resumeRecently, I updated my resume. Afterward, I uploaded the updated version to all of the job boards where it is posted. Don’t worry, my boss is not about to lose her most loveable employee. Every other month, I take inventory of my recent accomplishments, projects and/or new skills; and I add them to my resume. If I love my job, why would I do that?

Let’s look it at from my standpoint, as a recruiter. A study by the Ladders revealed that recruiters spend an average of 6.2 seconds on each resume we find. I’m a tad more generous by about 10 seconds. That being the case, we immediately look for work history and we contact candidates based on that information. We go by what appears to be updated information.

Even those who are not active job seekers should know that a resume is like a car. It needs a tune-up and these are the reasons:

The resume rules change. We always seem to be looking for new rules in the resume game. If there isn’t a new rule about something we need to stop doing because the practice makes us look “old” or outdated (such as including two spaces to start a new sentence) then there are employers who may have rules for how they want resumes formatted.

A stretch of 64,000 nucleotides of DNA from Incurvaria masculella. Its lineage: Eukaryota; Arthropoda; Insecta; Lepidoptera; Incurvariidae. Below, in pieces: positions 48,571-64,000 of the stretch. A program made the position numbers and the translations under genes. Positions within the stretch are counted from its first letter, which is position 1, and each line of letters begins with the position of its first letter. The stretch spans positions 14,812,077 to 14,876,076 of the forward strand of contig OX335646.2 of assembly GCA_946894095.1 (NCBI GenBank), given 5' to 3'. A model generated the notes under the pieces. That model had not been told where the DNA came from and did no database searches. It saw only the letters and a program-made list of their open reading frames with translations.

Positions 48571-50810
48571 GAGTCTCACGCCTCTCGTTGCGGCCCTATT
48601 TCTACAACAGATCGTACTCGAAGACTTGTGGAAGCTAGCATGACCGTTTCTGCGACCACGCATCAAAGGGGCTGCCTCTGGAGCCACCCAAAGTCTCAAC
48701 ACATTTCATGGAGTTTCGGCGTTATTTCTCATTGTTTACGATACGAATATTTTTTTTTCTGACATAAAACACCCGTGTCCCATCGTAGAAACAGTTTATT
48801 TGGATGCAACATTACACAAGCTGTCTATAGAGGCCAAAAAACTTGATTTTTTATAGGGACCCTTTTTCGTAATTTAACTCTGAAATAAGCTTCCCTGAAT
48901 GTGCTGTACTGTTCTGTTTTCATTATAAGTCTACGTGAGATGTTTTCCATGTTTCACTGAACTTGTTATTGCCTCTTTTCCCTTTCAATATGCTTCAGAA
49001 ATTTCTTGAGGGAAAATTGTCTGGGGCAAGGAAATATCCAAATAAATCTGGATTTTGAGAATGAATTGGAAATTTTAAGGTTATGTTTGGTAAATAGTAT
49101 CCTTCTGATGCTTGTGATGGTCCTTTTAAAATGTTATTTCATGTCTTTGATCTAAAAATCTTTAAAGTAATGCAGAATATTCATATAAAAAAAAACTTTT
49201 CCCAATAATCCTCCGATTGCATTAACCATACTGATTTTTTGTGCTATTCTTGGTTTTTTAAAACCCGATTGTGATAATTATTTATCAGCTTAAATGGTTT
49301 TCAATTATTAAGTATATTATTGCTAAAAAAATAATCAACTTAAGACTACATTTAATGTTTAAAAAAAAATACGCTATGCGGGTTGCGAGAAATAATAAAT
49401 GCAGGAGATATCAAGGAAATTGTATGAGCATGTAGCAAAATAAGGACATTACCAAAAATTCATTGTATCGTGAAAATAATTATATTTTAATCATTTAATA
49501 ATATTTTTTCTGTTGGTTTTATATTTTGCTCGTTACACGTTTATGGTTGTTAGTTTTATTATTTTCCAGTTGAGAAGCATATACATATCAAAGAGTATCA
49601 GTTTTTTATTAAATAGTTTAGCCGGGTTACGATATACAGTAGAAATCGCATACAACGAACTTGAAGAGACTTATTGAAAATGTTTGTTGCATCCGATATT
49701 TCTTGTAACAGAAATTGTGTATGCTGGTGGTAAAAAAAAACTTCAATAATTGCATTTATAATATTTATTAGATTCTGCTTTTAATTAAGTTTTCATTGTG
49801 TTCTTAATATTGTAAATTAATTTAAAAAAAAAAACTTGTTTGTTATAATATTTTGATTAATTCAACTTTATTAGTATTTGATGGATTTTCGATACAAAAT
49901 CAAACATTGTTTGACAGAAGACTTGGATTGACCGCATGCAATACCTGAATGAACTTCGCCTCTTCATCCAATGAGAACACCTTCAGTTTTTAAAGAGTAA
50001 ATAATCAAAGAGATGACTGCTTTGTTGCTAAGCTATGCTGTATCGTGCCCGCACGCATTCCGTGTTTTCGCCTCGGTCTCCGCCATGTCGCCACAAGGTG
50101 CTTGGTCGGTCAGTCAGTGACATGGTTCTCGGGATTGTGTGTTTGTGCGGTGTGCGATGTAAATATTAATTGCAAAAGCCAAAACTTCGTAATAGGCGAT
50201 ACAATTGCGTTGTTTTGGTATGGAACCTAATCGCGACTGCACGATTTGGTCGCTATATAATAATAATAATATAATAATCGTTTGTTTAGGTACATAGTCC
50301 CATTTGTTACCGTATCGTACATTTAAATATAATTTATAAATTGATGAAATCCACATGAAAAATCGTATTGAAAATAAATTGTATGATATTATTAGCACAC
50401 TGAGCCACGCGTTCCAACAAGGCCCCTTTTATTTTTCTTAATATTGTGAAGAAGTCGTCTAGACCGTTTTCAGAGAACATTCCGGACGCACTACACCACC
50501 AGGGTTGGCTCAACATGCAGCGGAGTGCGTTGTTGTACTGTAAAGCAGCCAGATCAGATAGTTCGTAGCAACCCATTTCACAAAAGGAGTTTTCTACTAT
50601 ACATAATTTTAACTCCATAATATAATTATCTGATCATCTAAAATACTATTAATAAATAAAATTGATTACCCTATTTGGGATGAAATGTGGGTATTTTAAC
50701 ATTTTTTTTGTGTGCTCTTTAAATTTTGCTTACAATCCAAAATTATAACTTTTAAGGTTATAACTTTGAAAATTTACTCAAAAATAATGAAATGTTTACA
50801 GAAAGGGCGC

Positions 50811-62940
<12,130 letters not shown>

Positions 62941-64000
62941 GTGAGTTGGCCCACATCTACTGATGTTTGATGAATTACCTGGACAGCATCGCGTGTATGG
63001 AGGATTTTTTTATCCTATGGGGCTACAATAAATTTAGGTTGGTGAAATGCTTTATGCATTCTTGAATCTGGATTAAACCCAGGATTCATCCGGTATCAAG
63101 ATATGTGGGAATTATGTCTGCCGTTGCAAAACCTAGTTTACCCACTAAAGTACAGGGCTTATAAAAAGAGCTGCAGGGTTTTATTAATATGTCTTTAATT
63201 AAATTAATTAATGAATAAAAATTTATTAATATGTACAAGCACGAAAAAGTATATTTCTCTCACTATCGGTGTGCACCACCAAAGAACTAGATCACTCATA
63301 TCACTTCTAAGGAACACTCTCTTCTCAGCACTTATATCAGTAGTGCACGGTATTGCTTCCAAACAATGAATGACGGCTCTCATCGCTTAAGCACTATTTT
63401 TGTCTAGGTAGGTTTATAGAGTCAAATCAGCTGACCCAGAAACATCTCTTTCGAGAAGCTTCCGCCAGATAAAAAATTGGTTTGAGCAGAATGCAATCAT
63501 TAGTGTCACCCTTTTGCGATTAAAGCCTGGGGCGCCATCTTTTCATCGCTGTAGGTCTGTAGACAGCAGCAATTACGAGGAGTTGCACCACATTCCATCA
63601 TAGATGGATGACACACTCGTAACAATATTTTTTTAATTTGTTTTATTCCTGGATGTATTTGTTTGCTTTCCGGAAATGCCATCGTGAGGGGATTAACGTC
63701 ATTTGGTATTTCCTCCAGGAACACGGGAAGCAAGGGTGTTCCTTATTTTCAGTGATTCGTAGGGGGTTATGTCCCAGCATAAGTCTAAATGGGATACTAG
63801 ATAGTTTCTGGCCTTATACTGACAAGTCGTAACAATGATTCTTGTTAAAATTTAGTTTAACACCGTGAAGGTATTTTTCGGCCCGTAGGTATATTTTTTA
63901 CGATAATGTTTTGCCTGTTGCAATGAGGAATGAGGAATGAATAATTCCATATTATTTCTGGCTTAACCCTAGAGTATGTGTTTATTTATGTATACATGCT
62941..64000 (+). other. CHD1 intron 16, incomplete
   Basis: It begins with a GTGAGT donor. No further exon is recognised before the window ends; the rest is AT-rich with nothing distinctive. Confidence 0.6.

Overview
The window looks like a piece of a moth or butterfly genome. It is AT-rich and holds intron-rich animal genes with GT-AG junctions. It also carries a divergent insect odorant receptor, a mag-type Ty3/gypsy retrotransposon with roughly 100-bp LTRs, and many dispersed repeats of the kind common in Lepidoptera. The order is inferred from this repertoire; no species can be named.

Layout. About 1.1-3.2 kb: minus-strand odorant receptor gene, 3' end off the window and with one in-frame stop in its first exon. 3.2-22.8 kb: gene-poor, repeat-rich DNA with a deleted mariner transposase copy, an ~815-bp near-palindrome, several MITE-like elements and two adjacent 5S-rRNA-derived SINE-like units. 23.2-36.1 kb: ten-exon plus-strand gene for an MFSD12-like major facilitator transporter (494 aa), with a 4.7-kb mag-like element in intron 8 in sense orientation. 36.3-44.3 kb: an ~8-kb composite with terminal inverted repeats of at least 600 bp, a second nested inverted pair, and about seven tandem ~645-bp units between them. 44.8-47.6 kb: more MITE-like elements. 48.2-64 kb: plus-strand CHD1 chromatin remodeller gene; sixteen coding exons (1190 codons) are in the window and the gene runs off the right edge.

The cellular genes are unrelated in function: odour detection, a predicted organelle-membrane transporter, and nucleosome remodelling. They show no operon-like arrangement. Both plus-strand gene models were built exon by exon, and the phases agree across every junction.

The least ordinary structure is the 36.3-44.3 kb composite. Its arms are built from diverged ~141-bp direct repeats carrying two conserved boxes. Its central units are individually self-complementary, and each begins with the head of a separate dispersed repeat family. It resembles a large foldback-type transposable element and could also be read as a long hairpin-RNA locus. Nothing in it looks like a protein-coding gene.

You have been out of the job-seeking game for a while. If you’re one of those folks who has been fortunate enough to be consistently employed either with the same organization or with different organizations with no breaks between jobs, there is a good chance your resume is outdated by about five years. Being consistently employed is obviously great but updating your resume could be the key to being recruited for a sweeter opportunity. 

Something needs to be corrected. Yes, that misspelled word has been on your resume (which is posted on three job boards) for more than a year! Also, I may be that recruiter who has passed your resume up because I need candidates with advanced degrees and you haven’t included that M.B.A. that you worked so hard for on your resume. 

An updated resume helps you evaluate yourself. I always tell college students that they should either be proud of what they see on their resumes or they should be motivated to do more because of what they don’t see on their resumes. Think about where you want to be in your career, look at your resume, and ask yourself if that resume realistically serves as a tool to get you from point A to point B. 

You owe it to yourself to brag. One of the biggest mistakes people make on their resumes is they don’t brag enough. Recruiters can present you much more effectively to their clients if they know about your career accomplishments, advanced skills, and recognition. The more information we have, the better your chances of advancement. Besides, if you don’t brag about your value, who will? 

You never know. I hate hearing the story of the great employee who put years into his organization and one day got unexpectedly caught in downsizing, closure, or the elimination of a grant. These are the folks who get caught flat-footed, scramble to update years of information, and hastily put their resumes out there. When it comes to resumes, it is definitely true that haste makes waste. In the job market, preparing for the worst is never a bad thing.

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